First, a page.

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CORRECTED: Senior police officer issues knife warning

Please note a correction to the release below in bold - our original release implied that Stone had returned to the area to seek out Scott this has been amended to say that Stone returned to the area and came across Scott.

T/Chief Superintendent Alex Franklin-Smith
Chief Superintendent Alex Franklin-Smith
Scott Bosley Displays a larger version of this image in a new browser window
Scott Bosley
Harry Stone
Harry Stone
The local policing commander for Warwickshire has issued a warning about the dangers of carrying a knife and urged those who do so to think twice.

The warning comes the day after Harry Stone, 21, was sentenced to life in prison for the murder of Scott Bosley in Warwick on Boxing Day 2017.

Stone, who lived in Canada but was visiting family in Warwick, killed Scott following an altercation earlier in the evening.

Following the altercation in a local pub, Stone returned to his father's house to get a knife and returned to the area. He came across Scott on Kettlewell Close and stabbed him to death.

Following the conviction, Chief Superintendent Alex Franklin-Smith issued a warning to others who are thinking about carrying a knife. He said: "While Warwickshire is a safe place to live and knife crime levels are much lower than many other areas of the country, this incident demonstrates what can happen when someone chooses to carry a knife.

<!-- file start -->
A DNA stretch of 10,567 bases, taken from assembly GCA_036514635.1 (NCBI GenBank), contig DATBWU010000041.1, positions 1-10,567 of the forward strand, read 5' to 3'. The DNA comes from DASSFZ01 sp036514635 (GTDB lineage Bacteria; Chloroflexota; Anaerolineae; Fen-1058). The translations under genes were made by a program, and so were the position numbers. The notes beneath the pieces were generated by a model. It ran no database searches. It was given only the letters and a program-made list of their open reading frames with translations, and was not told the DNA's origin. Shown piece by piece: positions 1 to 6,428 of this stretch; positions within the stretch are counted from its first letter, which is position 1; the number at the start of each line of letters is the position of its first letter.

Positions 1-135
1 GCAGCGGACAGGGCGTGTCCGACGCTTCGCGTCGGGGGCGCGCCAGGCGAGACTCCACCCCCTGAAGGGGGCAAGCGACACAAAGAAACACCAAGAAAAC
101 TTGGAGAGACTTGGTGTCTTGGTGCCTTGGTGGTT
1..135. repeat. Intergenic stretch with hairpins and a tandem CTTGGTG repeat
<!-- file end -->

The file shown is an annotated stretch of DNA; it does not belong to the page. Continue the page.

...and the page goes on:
"Recent data has shown a 15% rise (33 more offences) over the last 12 months in knife crime in Warwickshire and it is important that we take the opportunity to highlight the dangers of carrying a knife or bladed weapon.

"As is the case with anyone who illegally carries a knife in public, Stone made a conscious decision to do so, and the most tragic outcome followed.

"Scott's family and friends will live with the consequences of Stone's actions for the rest of their lives and my thoughts are with them at this very difficult time.

"Being caught in possession of a knife can have a huge affect on your life; you will get a criminal record and this will impact on your future job prospects, chances of going to university and freedom to travel to some countries, including the United States. You could also face several years in prison.

"I'd urge anyone who is considering carrying a knife to think twice. If you're not carrying it you can't use it and you won't do something you are likely to regret for the rest of your life."

Warwickshire Police has previously supported the Operation Sceptre knife surrender campaign and will do so again in September. This will give people the chance to anonymously surrender their weapons at police stations in the county.

 

Posted by Sam Cook, Communications Officer

Published 14/05/18